Kitchener-Waterloo

Help wanted, though it's hard to find for an 'unstable' restaurant industry: Andrew Coppolino

Despite the move to a new stage of re-opening, or perhaps because of it, many local food businesses have experienced difficulty in filling out their staffing ranks, writes food columnist Andrew Coppolino.

Even with capacity at restaurants increased for indoor dining, uncertainty remains in industry

A Help Wanted sign.
Despite the move to a new stage of re-opening, or perhaps because of it, many local food businesses have experienced difficulty in filling out their staffing ranks. (Laura Meader/CBC)

Despite the move to a new stage of re-opening, or perhaps because of it, many local food businesses have experienced difficulty in filling out their staffing ranks.

Even with capacity at restaurants increased for indoor dining, uncertainty remains in the industry.

"Everyone is looking for help. With the pandemic, anybody that was in the industry panicked and had to find jobs elsewhere. And they're not going to come back to this industry because it's unstable right now," according to Jammie Monk, executive chef at Puddicombe House in New Hamburg.

At Little Mushroom in Cambridge, and with new operations at Descendants Beer and Beverage Co. in Kitchener, owner Stephanie Soulis says lockdowns are "a sour taste" for employees seeking that stability.

"Our last sous chef left to work in a long-term care [home] kitchen because it was steady no matter what," said Soulis who pays staff a higher-than-standard wage for the industry.

The topsy-turvey nature of the industry continues to see people leave and not return, she said, adding one of her cooks left the industry to become a carpenter and her former front-of-house manager is in the concrete business now.

"I hired an HR person, partly to help with recruiting, but also to take some things off my plate so I can help in the kitchen," Soulis said.

A sign outside La Reina in Guelph asks for people to apply to work at the restaurant. Many Canadian restaurants say they are finding it difficult to find help because the industry is so uncertain. (Kate Bueckert/CBC)

Many restaurant jobs lost due to the pandemic

Youth unemployment in Canada was suspected to be as high as 20 per cent this past spring, according to Statistics Canada. In the 15-24 age demographic — many of whom are traditionally employed in the food and beverage sector — over 100,000 jobs were lost due to pandemic restrictions

When staffing is relatively settled, good fortune has played a role as much as anything.

Jay Taylor at Morty's in Waterloo says staff retention has been good, but the past 18 months have been tough for staffing.

"We've been able to hire a few people and have been lucky that we have been able to retain almost all of our long-term staff. We continue to add to our staff as much as possible. It is very tough," Taylor said.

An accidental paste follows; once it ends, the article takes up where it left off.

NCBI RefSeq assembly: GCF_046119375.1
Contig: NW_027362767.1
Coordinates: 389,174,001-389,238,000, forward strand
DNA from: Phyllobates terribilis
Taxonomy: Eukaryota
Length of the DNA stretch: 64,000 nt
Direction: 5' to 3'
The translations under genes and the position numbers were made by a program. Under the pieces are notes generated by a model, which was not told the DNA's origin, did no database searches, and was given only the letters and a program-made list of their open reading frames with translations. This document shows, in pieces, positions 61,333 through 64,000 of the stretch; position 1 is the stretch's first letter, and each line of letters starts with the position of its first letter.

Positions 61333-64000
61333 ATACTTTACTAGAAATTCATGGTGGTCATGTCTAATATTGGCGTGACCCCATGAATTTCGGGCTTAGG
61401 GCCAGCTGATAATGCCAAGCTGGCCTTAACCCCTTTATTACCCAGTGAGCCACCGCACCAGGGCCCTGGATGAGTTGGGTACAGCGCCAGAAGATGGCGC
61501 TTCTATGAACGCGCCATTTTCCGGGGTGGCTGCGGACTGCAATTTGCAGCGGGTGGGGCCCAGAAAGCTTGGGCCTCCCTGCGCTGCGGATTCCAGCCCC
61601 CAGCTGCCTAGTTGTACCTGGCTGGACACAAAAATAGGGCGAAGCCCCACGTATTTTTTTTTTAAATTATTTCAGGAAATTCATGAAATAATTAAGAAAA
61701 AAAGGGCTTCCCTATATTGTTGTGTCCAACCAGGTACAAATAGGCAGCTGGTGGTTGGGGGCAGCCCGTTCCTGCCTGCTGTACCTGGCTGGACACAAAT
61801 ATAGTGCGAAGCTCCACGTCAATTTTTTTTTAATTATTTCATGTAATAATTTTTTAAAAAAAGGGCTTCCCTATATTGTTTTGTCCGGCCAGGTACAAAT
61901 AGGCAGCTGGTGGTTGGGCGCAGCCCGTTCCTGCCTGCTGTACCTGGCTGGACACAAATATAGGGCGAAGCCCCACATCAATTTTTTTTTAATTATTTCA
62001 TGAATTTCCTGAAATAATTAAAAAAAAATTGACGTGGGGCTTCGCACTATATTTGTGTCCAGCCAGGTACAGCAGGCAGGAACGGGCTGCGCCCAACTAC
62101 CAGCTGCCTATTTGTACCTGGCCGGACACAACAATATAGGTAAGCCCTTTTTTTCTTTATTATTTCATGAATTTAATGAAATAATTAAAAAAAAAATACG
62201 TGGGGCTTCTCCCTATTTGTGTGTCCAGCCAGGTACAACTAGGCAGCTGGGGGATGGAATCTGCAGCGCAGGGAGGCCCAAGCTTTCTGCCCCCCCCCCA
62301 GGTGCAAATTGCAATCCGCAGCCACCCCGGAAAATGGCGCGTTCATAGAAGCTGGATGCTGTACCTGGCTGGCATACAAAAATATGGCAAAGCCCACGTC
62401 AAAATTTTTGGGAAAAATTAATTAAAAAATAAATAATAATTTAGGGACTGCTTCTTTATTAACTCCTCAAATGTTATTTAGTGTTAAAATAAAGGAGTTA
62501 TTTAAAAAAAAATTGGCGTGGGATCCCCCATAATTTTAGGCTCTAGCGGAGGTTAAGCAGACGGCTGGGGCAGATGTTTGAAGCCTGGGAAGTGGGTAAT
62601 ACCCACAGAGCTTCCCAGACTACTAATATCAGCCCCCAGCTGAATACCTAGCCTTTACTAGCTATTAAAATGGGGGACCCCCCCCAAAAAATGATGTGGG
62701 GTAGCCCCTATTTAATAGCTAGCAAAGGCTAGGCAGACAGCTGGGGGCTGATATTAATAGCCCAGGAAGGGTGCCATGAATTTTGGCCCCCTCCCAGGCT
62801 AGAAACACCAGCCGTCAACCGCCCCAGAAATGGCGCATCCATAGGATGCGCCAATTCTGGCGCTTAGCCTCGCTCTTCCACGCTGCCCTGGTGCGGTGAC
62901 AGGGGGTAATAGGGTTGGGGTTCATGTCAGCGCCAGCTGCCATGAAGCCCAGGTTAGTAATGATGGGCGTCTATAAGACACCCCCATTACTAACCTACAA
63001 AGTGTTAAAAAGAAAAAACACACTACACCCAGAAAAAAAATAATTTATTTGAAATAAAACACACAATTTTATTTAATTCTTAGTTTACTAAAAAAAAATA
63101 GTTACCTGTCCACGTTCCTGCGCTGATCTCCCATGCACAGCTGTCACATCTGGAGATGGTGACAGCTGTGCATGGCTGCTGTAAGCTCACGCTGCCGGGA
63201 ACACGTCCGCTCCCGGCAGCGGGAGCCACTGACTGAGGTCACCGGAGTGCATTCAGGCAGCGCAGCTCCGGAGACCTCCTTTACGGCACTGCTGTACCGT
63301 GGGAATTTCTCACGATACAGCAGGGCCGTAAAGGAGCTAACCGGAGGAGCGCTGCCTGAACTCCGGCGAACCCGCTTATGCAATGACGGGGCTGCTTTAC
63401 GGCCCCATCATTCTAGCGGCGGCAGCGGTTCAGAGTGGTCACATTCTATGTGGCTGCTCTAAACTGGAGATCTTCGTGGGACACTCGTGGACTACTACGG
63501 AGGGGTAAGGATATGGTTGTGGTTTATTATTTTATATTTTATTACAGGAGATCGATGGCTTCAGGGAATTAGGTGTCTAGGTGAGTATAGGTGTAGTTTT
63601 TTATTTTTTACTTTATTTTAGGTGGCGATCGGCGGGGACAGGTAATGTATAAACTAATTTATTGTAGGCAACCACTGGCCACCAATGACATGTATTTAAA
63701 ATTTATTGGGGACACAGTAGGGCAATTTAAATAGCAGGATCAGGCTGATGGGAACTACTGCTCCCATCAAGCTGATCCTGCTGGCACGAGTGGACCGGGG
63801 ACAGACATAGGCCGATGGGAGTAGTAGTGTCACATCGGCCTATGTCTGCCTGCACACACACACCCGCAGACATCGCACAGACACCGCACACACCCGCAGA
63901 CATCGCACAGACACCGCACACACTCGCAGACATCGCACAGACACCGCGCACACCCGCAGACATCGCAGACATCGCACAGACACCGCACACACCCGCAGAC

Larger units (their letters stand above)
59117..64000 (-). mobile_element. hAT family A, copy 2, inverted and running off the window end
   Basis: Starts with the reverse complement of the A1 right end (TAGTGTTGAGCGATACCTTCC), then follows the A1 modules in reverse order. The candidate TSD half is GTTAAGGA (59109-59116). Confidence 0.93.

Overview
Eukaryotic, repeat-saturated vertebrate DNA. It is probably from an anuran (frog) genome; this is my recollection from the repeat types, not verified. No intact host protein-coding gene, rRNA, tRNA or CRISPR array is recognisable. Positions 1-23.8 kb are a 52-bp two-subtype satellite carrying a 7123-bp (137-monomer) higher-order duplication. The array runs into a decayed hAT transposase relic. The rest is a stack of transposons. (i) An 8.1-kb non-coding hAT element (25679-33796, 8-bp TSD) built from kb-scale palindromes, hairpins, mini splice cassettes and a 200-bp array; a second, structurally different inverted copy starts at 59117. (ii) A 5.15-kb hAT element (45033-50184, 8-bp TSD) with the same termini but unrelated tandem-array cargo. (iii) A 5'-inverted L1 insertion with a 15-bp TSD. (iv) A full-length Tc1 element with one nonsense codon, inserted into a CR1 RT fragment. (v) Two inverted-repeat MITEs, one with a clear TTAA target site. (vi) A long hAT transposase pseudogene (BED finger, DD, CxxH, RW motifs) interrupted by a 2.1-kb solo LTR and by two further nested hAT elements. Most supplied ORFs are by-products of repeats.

At Hemlock Burger Barn, Josh Perovic calls the circumstances "crazy."

"It's tough getting staff right now. You could have five people send you a resume and be ready for interviews and maybe one or two of them even show up," he said.

Many say CERB not the issue

Anecdotes echo throughout the industry that the Canada Emergency Response Benefit (CERB) played a role in keeping restaurant staff at home. It's a polarizing issue.

Both Monk and Jody Palubiski, managing director of the Charcoal Group, said that is not the case as far as they can see.

Monk said, "everybody said [lack of hires] was because of the CERB. But no, it's that people need stability and to have a full-time job and know that it's going to be there tomorrow."

Neither has it been a factor for Soulis of Little Mushroom.

"I don't think CERB has been a deterrent for most. Good people drawn to the industry are hard workers who like to keep busy. They haven't been sitting around collecting assistance," she said.

As an aside, Soulis hopes federal wage relief continues a bit longer so food operations can get back on their feet.

"There are still a lot of restrictions keeping us from making pre-pandemic revenues, and lots of extra costs around COVID-19 safety for staff and clients, and around packaging and disinfecting, and so on, that are still a burden."

The experience with re-opening — and opening a new downtown Toronto location — has in fact been positive for Beertown, according to Palubiski. He says the popular beer-forward restaurant brand advertised for 14 positions in Toronto and filled them all almost immediately.

Yet hiring can reveal a tension in employer-employee relations. At odds with the current industry practice of working your way up in the kitchen are applicants making demands for remuneration and benefits.

"People want more money. I get that," Monk said. "But this industry was built on you working your way up. Now, they want it right off the bat. It's a tough situation. You have to pay the money to get the good workers, but it's expensive running a restaurant. Food costs are high. Equipment costs are high."

The issue sometimes ends up being difficult, according to Perovic at Hemlock, who has had to let people go for being "lazy," he says.

"People think they have me over a barrel. They think, well, you need bodies here, so I'm just going to do the bare minimum. We need bodies for sure, but we need good ones."

ABOUT THE AUTHOR

Andrew Coppolino

Food columnist, CBC Kitchener-Waterloo

CBC-KW food columnist Andrew Coppolino is author of Farm to Table (Swan Parade Press) and co-author of Cooking with Shakespeare (Greenwood Press). He is the 2022 Joseph Hoare Gastronomic Writer-in-Residence at the Stratford Chefs School. Follow him on Twitter at @andrewcoppolino.

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